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Maple + Spice Pumpkin Pecan Breakfast Quinoa

Maple + Spice Pumpkin Pecan Breakfast Quinoa

t this point I think most people are pretty well acquainted with quinoa. This seed (yes, seed!) has transitioned from trendy and obscure to widely known and generally loved by those who have tried it. Quinoa is a blank canvas, easily taking on flavors and pairing well with essentially any foods it is served with. It has by far been solely enjoyed as a savory dish. But, because quinoa is so good at soaking up other flavors, it’s excellent when made as a sweet dish too! It is the same idea as bread or rice made into a pudding; a neutral starch made sweet.

ecause it is autumn time here, it seemed natural to prepare a sweet quinoa with some of the most fall-y flavors; pumpkin, maple, pecans, and spices. This quinoa is like fall’s greatest hits, all in one bowl. It is warming, satisfying, comforting, and will give you the energy you need to get your day started. You can almost think of this like oatmeal, but with more texture.

his breakfast quinoa is both delicious and quite nutrient dense. One serving has 27g protein (!), 65g carbs, 15g fat, and 6g fiber. Cooking the quinoa in milk and finishing with Greek yogurt provides lots of muscle building protein. Everything in here is a real food, culminating in a nourishing breakfast bowl. And not to mention, you are getting some veggies in first thing in the morning with the pumpkin!

umpkin seems to be everywhere right now. You can find nearly anything you want with pumpkin or pumpkin spice flavor or scent at the store this time of year. Most foods with “pumpkin” flavor actually have little to no real pumpkin in them. When most people think of what pumpkin tastes like, they are really imagining the spices and sweetness of maple syrup or molasses that traditionally enhance and compliment pumpkin. Pumpkin itself does have a mild flavor, and these other flavors can overpower it. Regardless, pumpkin spice flavored foods are warmly welcomed come the cooler weather of autumn.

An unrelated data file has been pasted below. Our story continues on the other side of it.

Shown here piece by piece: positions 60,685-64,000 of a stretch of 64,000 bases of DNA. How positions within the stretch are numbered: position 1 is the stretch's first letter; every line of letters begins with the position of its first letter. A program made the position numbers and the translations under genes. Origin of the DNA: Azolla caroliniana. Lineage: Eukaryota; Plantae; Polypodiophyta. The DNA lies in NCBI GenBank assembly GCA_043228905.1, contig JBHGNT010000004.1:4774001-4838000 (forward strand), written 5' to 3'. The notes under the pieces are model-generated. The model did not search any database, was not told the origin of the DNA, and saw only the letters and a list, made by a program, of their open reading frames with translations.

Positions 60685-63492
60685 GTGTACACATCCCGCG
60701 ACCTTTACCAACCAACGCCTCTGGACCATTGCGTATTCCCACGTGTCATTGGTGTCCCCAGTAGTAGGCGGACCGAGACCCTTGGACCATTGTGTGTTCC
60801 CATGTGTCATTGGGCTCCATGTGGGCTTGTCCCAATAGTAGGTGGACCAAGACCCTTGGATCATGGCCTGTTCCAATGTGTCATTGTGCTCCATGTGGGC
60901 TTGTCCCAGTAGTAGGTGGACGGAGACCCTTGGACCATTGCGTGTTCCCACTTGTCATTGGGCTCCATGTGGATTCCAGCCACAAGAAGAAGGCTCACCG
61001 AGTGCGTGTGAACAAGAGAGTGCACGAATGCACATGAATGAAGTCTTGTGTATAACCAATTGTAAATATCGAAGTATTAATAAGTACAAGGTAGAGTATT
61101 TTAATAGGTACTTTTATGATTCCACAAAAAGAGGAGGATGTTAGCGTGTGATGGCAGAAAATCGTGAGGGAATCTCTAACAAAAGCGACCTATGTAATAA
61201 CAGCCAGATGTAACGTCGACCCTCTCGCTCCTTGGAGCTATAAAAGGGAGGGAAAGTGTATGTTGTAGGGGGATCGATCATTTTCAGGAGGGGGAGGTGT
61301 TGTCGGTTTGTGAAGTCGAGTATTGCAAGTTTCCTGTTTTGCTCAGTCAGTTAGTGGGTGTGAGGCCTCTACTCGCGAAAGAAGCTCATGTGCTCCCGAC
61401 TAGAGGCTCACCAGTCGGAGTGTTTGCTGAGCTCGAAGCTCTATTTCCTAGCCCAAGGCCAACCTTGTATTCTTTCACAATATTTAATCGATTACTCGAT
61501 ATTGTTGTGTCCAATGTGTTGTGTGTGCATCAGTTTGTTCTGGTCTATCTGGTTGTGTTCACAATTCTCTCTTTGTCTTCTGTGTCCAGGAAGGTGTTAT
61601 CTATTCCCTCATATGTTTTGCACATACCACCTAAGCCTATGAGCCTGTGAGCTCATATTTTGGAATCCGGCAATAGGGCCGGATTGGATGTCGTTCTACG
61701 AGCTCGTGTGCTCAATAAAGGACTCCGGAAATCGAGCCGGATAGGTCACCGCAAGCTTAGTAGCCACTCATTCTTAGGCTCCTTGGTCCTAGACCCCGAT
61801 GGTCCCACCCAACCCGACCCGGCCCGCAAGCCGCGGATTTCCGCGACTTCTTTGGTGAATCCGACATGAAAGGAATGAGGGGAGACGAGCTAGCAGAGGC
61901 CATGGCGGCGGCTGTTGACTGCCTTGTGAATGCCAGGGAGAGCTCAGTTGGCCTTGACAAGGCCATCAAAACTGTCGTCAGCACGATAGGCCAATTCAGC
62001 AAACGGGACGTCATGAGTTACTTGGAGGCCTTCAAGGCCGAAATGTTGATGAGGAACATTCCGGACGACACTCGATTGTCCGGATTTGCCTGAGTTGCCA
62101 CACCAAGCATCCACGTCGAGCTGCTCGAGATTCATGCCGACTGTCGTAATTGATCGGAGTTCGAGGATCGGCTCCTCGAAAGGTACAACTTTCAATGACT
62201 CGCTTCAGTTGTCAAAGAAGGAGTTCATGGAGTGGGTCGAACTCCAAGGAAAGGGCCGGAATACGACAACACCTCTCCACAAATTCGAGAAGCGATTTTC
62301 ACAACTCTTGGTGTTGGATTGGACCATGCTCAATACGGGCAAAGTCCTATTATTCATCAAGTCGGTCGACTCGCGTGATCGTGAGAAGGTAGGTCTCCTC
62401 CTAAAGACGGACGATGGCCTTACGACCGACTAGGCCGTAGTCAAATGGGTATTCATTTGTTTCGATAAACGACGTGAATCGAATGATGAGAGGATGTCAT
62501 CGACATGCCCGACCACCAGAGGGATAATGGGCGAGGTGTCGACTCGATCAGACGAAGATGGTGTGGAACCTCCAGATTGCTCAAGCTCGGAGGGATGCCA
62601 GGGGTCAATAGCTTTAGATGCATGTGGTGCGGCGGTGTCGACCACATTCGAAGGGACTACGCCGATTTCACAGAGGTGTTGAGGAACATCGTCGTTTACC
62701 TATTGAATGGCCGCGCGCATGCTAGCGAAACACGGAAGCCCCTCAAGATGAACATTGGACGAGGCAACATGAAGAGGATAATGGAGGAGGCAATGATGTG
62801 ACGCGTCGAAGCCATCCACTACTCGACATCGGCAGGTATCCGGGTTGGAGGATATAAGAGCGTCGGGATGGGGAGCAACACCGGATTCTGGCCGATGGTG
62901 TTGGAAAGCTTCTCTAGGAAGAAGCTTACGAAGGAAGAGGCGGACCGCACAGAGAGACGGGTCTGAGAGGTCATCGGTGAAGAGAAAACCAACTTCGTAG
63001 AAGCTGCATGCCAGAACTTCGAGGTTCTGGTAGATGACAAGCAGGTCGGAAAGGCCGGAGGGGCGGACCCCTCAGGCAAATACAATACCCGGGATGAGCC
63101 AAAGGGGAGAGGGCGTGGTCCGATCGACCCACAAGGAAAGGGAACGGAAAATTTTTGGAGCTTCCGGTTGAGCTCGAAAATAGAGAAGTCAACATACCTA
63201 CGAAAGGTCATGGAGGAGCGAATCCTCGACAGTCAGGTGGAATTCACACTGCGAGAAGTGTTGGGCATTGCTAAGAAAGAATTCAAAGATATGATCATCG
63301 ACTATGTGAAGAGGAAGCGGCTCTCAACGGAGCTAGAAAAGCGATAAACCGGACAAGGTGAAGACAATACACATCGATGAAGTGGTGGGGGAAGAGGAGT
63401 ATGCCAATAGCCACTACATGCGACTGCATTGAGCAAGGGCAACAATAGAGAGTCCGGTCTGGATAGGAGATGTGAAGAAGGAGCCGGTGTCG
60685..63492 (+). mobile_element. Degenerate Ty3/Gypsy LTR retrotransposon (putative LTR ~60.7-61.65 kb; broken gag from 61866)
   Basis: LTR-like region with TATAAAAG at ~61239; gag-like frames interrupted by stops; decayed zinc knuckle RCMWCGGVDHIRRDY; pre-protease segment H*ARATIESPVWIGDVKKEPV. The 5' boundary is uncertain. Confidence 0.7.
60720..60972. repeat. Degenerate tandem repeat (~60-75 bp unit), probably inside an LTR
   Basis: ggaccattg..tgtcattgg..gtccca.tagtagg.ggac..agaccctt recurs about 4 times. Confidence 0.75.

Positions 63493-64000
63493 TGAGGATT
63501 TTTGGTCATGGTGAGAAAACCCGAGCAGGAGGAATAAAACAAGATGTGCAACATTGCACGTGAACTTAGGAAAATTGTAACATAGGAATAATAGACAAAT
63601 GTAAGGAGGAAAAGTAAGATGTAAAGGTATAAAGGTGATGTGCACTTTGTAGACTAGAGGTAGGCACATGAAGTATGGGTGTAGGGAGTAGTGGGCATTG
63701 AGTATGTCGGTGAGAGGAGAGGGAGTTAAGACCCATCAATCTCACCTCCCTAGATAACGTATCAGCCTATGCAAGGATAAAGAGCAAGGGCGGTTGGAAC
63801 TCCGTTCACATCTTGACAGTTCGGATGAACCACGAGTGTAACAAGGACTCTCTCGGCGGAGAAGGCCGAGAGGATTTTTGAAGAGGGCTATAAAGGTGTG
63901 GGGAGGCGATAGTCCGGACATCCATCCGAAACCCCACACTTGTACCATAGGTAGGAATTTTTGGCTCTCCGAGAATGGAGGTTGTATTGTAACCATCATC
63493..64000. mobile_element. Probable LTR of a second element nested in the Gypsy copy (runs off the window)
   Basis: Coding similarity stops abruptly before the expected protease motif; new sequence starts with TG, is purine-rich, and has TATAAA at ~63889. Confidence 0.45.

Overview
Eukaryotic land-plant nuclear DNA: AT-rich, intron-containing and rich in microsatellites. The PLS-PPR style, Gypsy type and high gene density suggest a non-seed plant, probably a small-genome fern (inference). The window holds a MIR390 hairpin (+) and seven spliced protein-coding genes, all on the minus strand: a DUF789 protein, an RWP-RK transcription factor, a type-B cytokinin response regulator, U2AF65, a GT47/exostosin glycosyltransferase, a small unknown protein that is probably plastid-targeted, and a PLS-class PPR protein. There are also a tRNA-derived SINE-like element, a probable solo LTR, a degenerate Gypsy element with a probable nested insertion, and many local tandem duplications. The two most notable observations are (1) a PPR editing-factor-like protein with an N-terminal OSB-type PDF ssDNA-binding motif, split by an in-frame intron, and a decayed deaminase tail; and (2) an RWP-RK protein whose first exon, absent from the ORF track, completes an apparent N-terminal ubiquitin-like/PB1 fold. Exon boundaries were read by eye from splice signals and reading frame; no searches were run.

This quinoa has both pumpkin flavor and nutritive benefits of real pumpkin. Beta-carotene is the pigment that gives pumpkin its bright orange color. This pigment is a powerful antioxidant that can protect the body from harmful, oxidizing free radicals. Choosing a diet with lots of antioxidant rich fruits and vegetables can help lower risk of diseases over your lifetime. Beta-carotene is converted to vitamin A in the body. This vitamin is important for good eye and skin health, immune function, and more. Pumpkin and other orange colored fruits and veggies provide lots of health promoting beta-carotene, so make sure to include them in your regular diet. 

know sweet quinoa or quinoa for breakfast may be new to you, but I really hope you give this a try! It is creamy, warmly spiced, and perfect for a chilly fall morning. With great nutrition and flavor, this breakfast quinoa is a perfect fit in a healthful, whole foods diet!

Maple + Spice Pumpkin Pecan Breakfast Quinoa
Makes 2 servings
 
Quinoa
½ cup quinoa
2 cups low fat milk
2 cinnamon sticks (~3” long each)
1 tsp. vanilla extract
½ tsp. coarse/kosher salt
½ tsp. ground cinnamon
pinch ground nutmeg
½ cup canned pumpkin (not pumpkin pie filling)
1 cup non fat Greek yogurt
2 tbs. toasted pecans, chopped
1 tbs. maple syrup
 
Pecan topping
2 tbs. toasted pecans, chopped
1 tbs. maple syrup
¼ tsp. ground cinnamon
pinch ground nutmeg
pinch salt
 
If you are starting with raw pecans, you can toast them for about 5 minutes in an oven set at 325°F. Watch carefully as they cook as nuts can quickly go from raw to toasted to burnt.

Heat a medium (~4 quart) pot on medium heat. Add quinoa and cinnamon sticks. Frequently stir or toss the quinoa to make sure it heats and toasts evenly. It should make little popping noises. Toast for 2-3 minutes, or until more golden in color and fragrant. You can skip this step if you want, but toasting the quinoa creates great depth of flavor.
 
Add to the pot the milk, salt, and vanilla. Bring to a simmer. Watch the pan closely as milk tends to foam up. Adjust heat as needed to maintain a steady simmer. Stir frequently to prevent the milk from scorching.
 
While quinoa is cooking, make the pecan topping by simply combining all the ingredients in a little bowl.
 
Cook quinoa for about 15 minutes, or until most of the liquid has been absorbed. Remove the cinnamon sticks. Turn heat to low and add in the ground cinnamon, ground nutmeg, pumpkin, pecans, Greek yogurt, and maple syrup. Mix well until everything is evenly combined.
 
Serve breakfast quinoa with the pecan topping. Mmm! Extras can be stored in the fridge for a few days.

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